We may not be professional contractors or flippers, but in our eight years of home ownership and two houses, we have tackled quite a few big renovations and remodels — two kitchens, four bathrooms, two exteriors, a new porch, and a new garage… so far! It’s no secret these kind of projects are super stressful and can be overwhelming, but we’ve learned a lot in the process, mistakes and all. So we wanted to pass along some of what we’ve learned so that it can hopefully help eliminate some of the stress if you’re thinking of taking on a big project.
(Our current kitchen, post-renovation)
1. Don’t rush into it. We knew before we even put an offer on our current house that we wanted/needed to renovate the kitchen, and that it would be a BIG project, like tearing-down-walls-and-moving-the-whole-kitchen-into-a-different-room big. But despite knowing that from day one, we lived in the house for something like nine months before we actually started the reno, and we spent that entire time thinking, planning and fine-tuning the design. Forcing ourselves to wait meant that we could learn exactly how we actually used the space, what we didn’t like in the old kitchen (corner sinks!), and what storage space we really needed. If we had rushed in, we wouldn’t have had a space that worked quite as well for us in real life.
(The master bathroom in our old house, post-renovation)
2. Test it before you commit to it. It’s one thing to see a plan on paper or a computer screen, but a totally different thing to actually live with it in person. How many times have you ordered something online and it’s so much smaller/bigger than you thought, even if you looked at the measurements first? When we were planning the placement of our kitchen island, we literally took a full pot of water and carried it from where the sink would be to where the stove would be, to make sure that it wasn’t too far to walk with a heavy pot of water. We did this over and over until we were exactly sure of what dimensions would work best for us. It felt silly (and heavy) but it was totally worth it! We also tape out where rugs will go before we buy them, tape out where cabinets or shelves will go — it’s easy and saves so much potential trouble in the long run.
(The kitchen in our old house, post-renovation)
3. Plan your storage. When we designed the kitchen in our current house, we made a big list of all our kitchen items and decided where they would go before we even finalized a design. We actually made a print out of our kitchen plan and wrote what would go in all the drawers/shelves/cabinets before we ordered a single thing. That helped us determine how many drawers we’d need vs. how many shelves, as well as the approximate height between shelves in the pantry, etc. Think also about where you’ll want the things you use all the time to make your space the most efficient, like when you’re standing at the stove, you will probably want quick access to mixing spoons. Where will the heavy stand mixer go? Where do you want your pots and pans? These are all the things that you can think of before you design a kitchen if you’re starting from scratch, which is so much better than making do after the fact.
(The garage at our old house, which was built from scratch)
4. Make as many decisions as possible before the project starts — but expect a million more questions to pop up. The last thing you want is to delay everything for weeks because you haven’t yet decided on countertops when it’s already time to install countertops… um, speaking from experience. And to go along with that, no matter how much you’ve planned ahead, expect a million questions from contractors, and some of those questions you will not care about AT ALL, especially as the project drags on and you’re getting sick of it all. Just go with the flow and remember that experienced contractors often know what’s best, so you can ask for their recommendations if you have no idea/have given up caring (hey, it happens).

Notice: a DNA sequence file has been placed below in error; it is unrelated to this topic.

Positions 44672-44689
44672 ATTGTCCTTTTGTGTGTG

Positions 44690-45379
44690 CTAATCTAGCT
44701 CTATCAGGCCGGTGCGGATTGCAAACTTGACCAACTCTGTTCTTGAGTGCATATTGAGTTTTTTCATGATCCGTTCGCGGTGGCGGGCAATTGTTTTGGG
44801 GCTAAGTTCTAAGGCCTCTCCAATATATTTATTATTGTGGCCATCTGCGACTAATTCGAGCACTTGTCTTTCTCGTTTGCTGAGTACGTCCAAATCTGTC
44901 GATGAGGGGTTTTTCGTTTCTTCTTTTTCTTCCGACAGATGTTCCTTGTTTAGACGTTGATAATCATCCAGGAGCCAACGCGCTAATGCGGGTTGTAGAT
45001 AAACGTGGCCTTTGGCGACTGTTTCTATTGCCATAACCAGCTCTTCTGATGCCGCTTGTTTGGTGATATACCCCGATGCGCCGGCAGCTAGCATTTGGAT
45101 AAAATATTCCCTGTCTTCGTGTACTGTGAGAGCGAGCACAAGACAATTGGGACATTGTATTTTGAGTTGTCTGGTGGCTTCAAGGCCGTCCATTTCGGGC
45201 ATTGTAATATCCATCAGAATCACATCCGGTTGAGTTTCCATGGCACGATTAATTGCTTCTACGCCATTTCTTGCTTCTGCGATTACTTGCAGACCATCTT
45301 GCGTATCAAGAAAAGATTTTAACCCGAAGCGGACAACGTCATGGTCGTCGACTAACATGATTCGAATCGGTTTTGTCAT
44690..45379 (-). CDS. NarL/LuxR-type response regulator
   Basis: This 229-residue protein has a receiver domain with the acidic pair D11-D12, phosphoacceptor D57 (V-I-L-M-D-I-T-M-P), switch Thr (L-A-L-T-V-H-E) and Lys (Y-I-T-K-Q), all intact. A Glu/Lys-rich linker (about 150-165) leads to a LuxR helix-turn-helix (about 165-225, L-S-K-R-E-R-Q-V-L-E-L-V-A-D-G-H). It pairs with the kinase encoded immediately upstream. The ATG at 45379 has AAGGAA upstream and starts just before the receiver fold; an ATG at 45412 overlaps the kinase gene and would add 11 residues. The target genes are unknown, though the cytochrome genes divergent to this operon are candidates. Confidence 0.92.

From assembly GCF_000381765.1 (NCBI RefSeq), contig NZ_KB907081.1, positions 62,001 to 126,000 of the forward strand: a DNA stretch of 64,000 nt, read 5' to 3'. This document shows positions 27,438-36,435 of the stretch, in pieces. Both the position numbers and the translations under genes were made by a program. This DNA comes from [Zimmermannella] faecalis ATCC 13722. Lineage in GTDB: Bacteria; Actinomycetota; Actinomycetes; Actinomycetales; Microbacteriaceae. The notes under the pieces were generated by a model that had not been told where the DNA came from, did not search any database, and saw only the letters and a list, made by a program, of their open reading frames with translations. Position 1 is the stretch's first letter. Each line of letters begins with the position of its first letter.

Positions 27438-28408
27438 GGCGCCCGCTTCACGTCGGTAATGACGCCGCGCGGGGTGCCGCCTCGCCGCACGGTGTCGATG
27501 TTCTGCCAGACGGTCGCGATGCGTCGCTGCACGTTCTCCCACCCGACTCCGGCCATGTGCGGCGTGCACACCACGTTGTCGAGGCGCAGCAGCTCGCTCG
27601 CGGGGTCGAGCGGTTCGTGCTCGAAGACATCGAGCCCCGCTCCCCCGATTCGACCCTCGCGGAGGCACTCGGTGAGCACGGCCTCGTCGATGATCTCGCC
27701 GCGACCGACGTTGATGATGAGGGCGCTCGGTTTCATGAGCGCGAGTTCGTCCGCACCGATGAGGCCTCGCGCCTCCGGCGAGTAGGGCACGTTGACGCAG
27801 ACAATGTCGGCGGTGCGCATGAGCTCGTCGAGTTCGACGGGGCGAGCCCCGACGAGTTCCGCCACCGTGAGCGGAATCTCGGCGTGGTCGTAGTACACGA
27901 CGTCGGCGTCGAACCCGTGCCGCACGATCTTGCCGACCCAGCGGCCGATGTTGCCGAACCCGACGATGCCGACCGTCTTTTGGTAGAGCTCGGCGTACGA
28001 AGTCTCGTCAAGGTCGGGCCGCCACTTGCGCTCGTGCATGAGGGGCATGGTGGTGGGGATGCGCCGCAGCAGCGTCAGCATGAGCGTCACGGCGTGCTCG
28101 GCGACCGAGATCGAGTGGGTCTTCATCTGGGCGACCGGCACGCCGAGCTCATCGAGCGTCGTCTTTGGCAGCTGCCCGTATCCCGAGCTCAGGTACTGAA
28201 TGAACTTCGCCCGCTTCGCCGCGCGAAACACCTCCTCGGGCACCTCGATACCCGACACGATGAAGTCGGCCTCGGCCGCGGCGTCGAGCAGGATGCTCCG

(Our current kitchen, during renovation)
5. Don’t be afraid to speak up. Despite your best efforts, sometimes things just don’t quite turn out the way you wanted, whether it’s work not being finished well or a miscommunication between you and your contractor that has something in the wrong place. For me and Andy who aren’t the most assertive people, it can be really tough for us to speak up when this happens, because we don’t want to offend anyone or we feel really bad about embarrassing them, getting someone in trouble, or making them redo the work. Over the years, we’ve had lots of occasions where we’ve had to say something or have something changed/fixed and no real drama has ever ensued. A good contractor wants you to be happy with the job they do, so speak up the earlier the better and get it done right. Plus, they’re totally used to and expect to make changes along the way, so it’s no big deal. It’s your house and your money, after all! If they end up complaining about you behind your back… so what.
(The guest bathroom at our old house, post-renovation)
It’s fun going down memory lane and looking at these pictures from our old house. I gotta say … we did a good job. Haha! That was a beautiful house, and it was such a joy to have the opportunity to make it even more beautiful along the way. Oh I just loooove renovating!!!
I’m sure there’s a ton more things that I could add to this list. Do you have tips you would add? Or any renovation questions you’d want to ask us? Let us know!!
One thought on “5 Tips For Tackling Big Renovations”
Nice tips, but I was wondering if this is manageable without professional help especially the elements you have mentioned in the fourth step. Because when I was in florida, I decided to apply the same tactics but then ultimately, i ended up with contractors in Florida who helped me finish the task on the same day.